Summary: This message focuses on Jacob’s complaint as seen in the title. We learn, as he learned, it was not so. Brief mention is made of Paul’s triumph over his difficulties. There are lessons and applications for our daily Christian walk.

Charles W. Holt



By Charles W. Holt

But I would ye should understand, brethren, that

the things which happened unto me have fallen out rather unto the furtherance of the gospel; (Phil. 1:12)

And Jacob their father said unto them, Me have ye bereaved of my children: Joseph is not, and Simeon is not, and ye will take Benjamin away: all these things are against me. (Genesis 42:36)


We all love personal testimonies. Stories that people tell of tragedy and triumph interest us. Television is exploiting this desire of ours to know what¡¦s happening in the lives of other people whether they are around the nation or around the block. The so-called newsmagazine shows such as 20/20, Dateline and 60 Minutes are built on this format. Newspapers and magazines call them "human interest" stories. They help sell newspapers and magazines. They attract large TV audiences.

Have you ever suffered a setback? It¡¦s sometimes called a "reversal of fortunes." Setbacks are the gristmill for personal testimonies as seen on TV or read in newspapers. Something good has turned bad. For many it was when the job they were so secure in closed and they joined the ranks of the unemployed. The loss of employment creates a severe setback. Loss of one’s health, unexpected doctor or hospital visits, having to pay outrageous prices for prescriptions can be a severe setback especially for those who are on a fixed income. Setbacks are common to all of us. As a minister for more than 50 years, I have experienced a few setbacks especially when I have been, shall I say, uninvited to serve as the pastor of a church. This has happened on a couple of occasions. All setbacks are by their very nature stressful. We derive no pleasure from the forces at work that are creating the setback. We can however learn some lessons as a result of the setback. IF we want to!

I was reading from the Book of Philippians a couple of weeks ago when I found part of a sentence that I thought would make a good heading or title for what I want to talk about. The words are: "The Things Which Have Happened to Me." It sounds almost like a book title. It could be the title of your interview on TV when you are asked to share your life experience.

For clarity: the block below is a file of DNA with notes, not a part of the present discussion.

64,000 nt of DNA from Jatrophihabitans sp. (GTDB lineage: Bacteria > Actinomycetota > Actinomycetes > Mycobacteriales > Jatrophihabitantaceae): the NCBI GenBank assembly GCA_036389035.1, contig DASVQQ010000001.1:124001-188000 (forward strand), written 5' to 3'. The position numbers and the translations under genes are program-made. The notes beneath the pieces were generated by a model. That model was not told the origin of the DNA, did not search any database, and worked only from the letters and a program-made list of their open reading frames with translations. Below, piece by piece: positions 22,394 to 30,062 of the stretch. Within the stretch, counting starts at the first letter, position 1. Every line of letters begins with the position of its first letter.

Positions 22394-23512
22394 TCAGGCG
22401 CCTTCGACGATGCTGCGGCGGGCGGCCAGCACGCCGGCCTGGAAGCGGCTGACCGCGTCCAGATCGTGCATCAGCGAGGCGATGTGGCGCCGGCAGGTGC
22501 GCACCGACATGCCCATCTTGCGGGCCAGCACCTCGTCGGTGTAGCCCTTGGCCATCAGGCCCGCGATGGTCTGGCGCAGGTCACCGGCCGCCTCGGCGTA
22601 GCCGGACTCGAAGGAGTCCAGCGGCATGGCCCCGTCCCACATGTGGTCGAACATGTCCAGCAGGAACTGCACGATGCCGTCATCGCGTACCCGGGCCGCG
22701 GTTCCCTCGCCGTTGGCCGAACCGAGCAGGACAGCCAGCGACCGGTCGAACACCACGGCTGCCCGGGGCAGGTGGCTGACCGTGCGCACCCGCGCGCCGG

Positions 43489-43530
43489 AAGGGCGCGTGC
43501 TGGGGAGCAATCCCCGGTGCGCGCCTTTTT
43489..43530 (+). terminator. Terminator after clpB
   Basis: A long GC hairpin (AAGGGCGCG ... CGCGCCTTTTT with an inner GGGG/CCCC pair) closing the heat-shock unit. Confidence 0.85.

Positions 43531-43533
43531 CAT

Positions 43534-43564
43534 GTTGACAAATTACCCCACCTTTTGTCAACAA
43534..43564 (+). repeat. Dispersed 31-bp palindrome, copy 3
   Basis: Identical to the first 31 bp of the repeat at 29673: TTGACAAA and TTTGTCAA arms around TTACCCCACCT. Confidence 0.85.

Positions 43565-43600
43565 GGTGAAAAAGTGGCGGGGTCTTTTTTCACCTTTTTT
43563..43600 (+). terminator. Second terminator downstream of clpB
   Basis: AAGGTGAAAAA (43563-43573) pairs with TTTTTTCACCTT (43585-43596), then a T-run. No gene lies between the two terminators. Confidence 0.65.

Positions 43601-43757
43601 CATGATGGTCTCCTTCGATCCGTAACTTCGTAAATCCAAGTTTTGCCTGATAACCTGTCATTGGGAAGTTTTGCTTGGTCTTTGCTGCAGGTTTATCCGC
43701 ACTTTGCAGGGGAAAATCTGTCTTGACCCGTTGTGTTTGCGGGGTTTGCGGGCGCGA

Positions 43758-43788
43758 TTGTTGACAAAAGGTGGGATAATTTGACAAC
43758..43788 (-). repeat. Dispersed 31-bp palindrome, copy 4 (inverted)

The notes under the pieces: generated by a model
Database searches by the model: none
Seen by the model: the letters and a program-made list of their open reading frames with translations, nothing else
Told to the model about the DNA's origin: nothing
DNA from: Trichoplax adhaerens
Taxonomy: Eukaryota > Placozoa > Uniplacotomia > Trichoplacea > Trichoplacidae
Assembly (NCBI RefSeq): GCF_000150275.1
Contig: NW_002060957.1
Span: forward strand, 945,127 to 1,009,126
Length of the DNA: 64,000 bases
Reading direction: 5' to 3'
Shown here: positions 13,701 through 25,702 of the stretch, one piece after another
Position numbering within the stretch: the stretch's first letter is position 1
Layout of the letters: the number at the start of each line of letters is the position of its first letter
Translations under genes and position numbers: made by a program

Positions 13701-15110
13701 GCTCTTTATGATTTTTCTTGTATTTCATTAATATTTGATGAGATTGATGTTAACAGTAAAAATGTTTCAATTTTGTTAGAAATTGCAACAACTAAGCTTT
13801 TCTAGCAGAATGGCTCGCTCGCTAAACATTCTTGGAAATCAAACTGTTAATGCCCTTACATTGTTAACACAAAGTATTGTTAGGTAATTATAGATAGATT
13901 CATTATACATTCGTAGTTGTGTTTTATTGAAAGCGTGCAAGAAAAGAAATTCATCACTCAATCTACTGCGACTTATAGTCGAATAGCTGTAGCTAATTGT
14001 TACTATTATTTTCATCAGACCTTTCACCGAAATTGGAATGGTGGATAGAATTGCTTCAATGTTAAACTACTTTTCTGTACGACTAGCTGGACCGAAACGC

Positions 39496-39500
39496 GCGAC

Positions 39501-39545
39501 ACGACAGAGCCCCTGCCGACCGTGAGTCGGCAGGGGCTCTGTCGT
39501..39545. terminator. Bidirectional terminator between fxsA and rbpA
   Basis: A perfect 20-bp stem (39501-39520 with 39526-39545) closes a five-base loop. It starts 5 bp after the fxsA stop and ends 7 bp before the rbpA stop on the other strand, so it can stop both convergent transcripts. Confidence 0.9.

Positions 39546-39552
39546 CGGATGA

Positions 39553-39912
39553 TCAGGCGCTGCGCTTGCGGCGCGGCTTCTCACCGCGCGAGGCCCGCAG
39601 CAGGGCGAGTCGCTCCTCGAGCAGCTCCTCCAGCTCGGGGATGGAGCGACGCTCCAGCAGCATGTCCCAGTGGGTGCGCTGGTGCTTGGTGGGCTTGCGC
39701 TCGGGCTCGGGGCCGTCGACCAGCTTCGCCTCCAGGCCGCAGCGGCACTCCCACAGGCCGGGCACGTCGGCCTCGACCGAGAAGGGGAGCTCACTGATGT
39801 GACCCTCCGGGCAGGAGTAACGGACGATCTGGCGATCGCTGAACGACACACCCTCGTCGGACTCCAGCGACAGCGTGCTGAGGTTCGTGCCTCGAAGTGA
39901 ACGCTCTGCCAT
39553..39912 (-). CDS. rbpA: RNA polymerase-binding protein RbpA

When Paul wrote those words he was not writing to complain but to inform. He is not writing to detail his discouragement but rather his victory and triumph over adversity. He had plenty he could have complained about. But it’s the victory over the trials that he emphasizes and this is what will be a vital part of our theme on this subject.

There is, however, another passage that stands in start contrast to Paul’s words of victory and joy that are found throughout his letter to the Philippians. They are in the Book of Genesis. They are the words of a father named Jacob. We will hear Jacob sob and whine as he complains, "all these things are against me!" From these two passages,from these two entirely different perspectives on life’s shifting fortunes--I intend to build a case for the fact that we all have things that have happened to us. Some of these things have been very good. Some of these things have been very evil and destructive. Paul looked at the things that had happened to him and he saw victory. "The have, "fallen out rather unto the furtherance of the gospel" (Phil: 1:12), he said. Jacob, on the other hand, looked upon the things that happened to him and cried, "they are all against me." They reflect two different points of view, two different reactions. What is happening to you and me can either bring us a smile or a whining complaint. The key to either response is in our hand.

James Gordon Gilkey says: "Misfortune cannot be conquered by furious and continuing resentment. It can be conquered only by quiet acquiescence (submission). We win the victory over bereavement only when we face our loss, accept our loss, and then make our way through and beyond our loss. You ask how we make our way through it and beyond it? We do so by deliberately reentering the world of daily activity . . . the busy world of problems, duties, friendships, opportunities, and satisfactions. A life lived in the role of a martyr, resentful, angry, self-pitying is a doomed life. Only the life which deliberately picks up and starts again is victorious."

I remember seeing a bumper sticker that said, "Life is Fragile! Handle with Prayer!" All of our life issues, decisions, problems, and cares--should be handled with prayer. This is especially true of the disappointments we often face. Unless we face these disappointments with a courage that flows from our faith in God’s faithfulness they can wreck and ruin us forever.

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